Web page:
Updated: February 8, 2017

Temperature control: the hidden secret for food manufacturers

Food and beverage manufacturing is one of the cornerstones of the UK economy, contributing £21.9bn a year. With high production volumes and ingredient costs, any product wastage as part of the production process rapidly adds up. Temperature control has a critical impact on product quality, so routinely overlooking its importance can leave manufacturers with many thousands of pounds of unusable product a year.

Here, John Cast, Group Technical Manager at ICS Cool Energy delves into the issues.

Precise temperature control is a vital element of the food production process, not just for achieving the correct ambient air temperature of the factory and storage areas, but as a part of the production process itself. Even the slightest temperature change can have a knock-on effect on batch production, so ignoring it can be a very expensive mistake.

One critical part of the equipment for food and drink manufacturers is the Temperature Control Unit (TCU). This is essential when the production process is heavily reliant on equipment such as jacketed vessels, which are key for a variety of different food sectors – from confectionary through to brewing.

In a typical scenario, the temperature of the heat transfer fluid that flows through the vessel jacket would be controlled by one TCU. Although this set-up appears simple, in reality it’s not quite so straightforward.

To put it into context, TCUs are often overlooked during the original production equipment specification. This means there’s little money left at the end of the purchasing process for temperature control equipment, as the bulk of the budget has been spent.

So, with little or no money left for temperature control, many manufacturers tend to either re-use pre-existing TCU equipment, or find that they are limited to low spec entry-level models to avoid spending any more.

The trouble with this strategy is that older or cheaper TCUs have more scope for error in delivering precise temperature control, so costs can spiral rapidly as a result.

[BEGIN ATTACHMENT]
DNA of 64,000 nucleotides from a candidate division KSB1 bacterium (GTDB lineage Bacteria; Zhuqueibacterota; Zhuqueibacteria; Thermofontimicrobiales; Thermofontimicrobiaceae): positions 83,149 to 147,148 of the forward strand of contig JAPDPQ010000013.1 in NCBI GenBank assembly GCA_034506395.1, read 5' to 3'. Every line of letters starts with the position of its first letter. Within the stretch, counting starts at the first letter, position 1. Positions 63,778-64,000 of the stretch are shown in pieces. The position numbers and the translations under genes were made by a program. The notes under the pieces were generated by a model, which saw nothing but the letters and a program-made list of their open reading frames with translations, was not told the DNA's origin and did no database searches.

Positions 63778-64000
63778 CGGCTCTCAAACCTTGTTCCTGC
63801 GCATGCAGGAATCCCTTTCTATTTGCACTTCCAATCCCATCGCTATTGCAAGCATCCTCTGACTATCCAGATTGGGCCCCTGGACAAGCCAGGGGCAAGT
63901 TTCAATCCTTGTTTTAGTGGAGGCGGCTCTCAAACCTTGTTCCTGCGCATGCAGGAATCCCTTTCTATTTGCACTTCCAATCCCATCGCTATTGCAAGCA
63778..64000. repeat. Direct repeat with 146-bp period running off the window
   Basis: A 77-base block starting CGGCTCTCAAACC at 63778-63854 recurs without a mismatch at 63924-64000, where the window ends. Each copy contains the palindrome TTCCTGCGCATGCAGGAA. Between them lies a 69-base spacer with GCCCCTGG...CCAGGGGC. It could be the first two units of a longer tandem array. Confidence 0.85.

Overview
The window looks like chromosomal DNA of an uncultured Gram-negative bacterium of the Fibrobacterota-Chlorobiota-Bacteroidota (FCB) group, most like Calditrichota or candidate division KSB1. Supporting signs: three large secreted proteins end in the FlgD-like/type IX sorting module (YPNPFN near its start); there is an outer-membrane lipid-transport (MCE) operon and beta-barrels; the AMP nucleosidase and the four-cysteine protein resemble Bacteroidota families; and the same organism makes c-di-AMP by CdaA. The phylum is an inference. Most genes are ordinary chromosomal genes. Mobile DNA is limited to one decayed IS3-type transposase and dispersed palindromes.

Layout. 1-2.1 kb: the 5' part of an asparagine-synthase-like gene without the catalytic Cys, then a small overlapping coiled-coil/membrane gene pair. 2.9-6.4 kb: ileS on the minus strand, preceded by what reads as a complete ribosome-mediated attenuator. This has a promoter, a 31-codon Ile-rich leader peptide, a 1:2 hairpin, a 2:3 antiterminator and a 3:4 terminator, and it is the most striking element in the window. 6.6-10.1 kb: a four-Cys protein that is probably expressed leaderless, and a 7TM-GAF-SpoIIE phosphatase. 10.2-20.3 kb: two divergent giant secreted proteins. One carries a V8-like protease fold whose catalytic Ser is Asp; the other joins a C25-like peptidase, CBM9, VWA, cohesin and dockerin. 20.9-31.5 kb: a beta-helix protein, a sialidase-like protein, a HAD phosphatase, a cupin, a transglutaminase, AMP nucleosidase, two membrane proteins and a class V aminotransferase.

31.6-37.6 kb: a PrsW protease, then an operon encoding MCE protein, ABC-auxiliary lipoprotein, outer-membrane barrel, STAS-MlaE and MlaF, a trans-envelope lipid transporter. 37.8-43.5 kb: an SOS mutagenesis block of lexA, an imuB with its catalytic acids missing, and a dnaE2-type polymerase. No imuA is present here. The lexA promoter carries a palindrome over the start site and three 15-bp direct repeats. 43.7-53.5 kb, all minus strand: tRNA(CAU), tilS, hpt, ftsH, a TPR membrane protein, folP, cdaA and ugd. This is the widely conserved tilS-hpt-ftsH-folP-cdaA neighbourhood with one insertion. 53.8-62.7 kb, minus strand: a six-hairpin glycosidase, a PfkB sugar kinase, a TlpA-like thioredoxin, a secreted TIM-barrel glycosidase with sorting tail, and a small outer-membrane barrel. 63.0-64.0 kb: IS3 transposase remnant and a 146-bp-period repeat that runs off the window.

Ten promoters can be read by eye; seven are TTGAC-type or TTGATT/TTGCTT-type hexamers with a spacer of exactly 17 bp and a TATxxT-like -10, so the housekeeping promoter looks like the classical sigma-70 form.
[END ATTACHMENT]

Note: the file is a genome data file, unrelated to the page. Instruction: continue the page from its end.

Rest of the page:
A case in point

To put the issue into context, we were recently approached to solve a problem for a confectionary manufacturer. We found they were using an unreliable temperature control system that they had built themselves, and subsequently the jacketed vessels suffered from wide fluctuations in the temperature control.

Every time this happened, the batch risked failing a quality inspection as the end product was not correctly tempered within the necessary limits – wasting significant time and money, as well as being highly frustrating and demoralising for the production teams. However, the issue was simple and fast to resolve with the supply of a TCU retrofit package.

Dealing with downtime

Why, then, is the issue of inadequate TCU usage so widespread in the food processing industry? Perhaps the biggest reason is simply that companies are not fully aware of the benefits of including a new TCU as part of a wider investment in new equipment, despite the fact that the extra cost is minimal. In fact, with the right equipment and TCUs, there is no longer any need to accept downtime of up to 20% or more as a necessary evil.

The latest TCUs – which are often a fraction of the cost of the plant equipment itself – give manufacturers a much greater level of transparency into the specific temperature detail of each jacketed vessel. Crucially, the best TCUs can also provide a two-way communication between the operator and the equipment by being connected to computer networks, monitored remotely and if required, viewed on mobile devices.

Increasingly, the ability to deliver repeatable quality and traceability is essential. Today’s TCUs, such as the i-Temp Plus from ICS Cool Energy, can deliver the precise level of temperature control to consistently heat or cool the jacketed vessel (and therefore the product) to the optimum working temperature.

The application and recipe data can then be stored, saved and then set to control and deliver the same consistencies for all future batches. Intelligence is also built-in so it will make adjustments for changes in the ambient air and central factory cooling water temperatures. This means that a batch made in August will be the same quality as one made in January, despite the wide variances in ambient air temperature.

Full data transparency

For the supply chain, modern TCUs can also help those companies working as a tier one or tier two supplier to prove full temperature data transparency, as well as production efficiency and evidence of long-term reliability. Ultimately, it is demonstrable evidence that can be used to impress both existing and potential customers.

The latest TCUs also deliver much faster cycle times, ensuring that the correct temperatures are reached more quickly. Not only does this help increase production, it also minimises energy use. Finally, due to the two-way communication of the latest models, faults or error notice can be sent directly to the operator, allowing fast correction keeping downtime to an absolute minimum.

TCUs – More than an afterthought

As with all elements of the manufacturing world, there will always be new and more efficient ways of undertaking processes, and temperature control is no different. However, breaking away from the traditional mindset of viewing a TCU as an ‘add on’ could be the missing piece in the puzzle to finally achieving the production efficiencies and improvements food and beverage manufacturers are aiming to achieve from their investment in new production equipment.

Just a relatively small investment in the latest TCU technology at the front end has the potential to rapidly transform production performance, save on material wastage and downtime, and ultimately make a positive impact to the bottom line.

 

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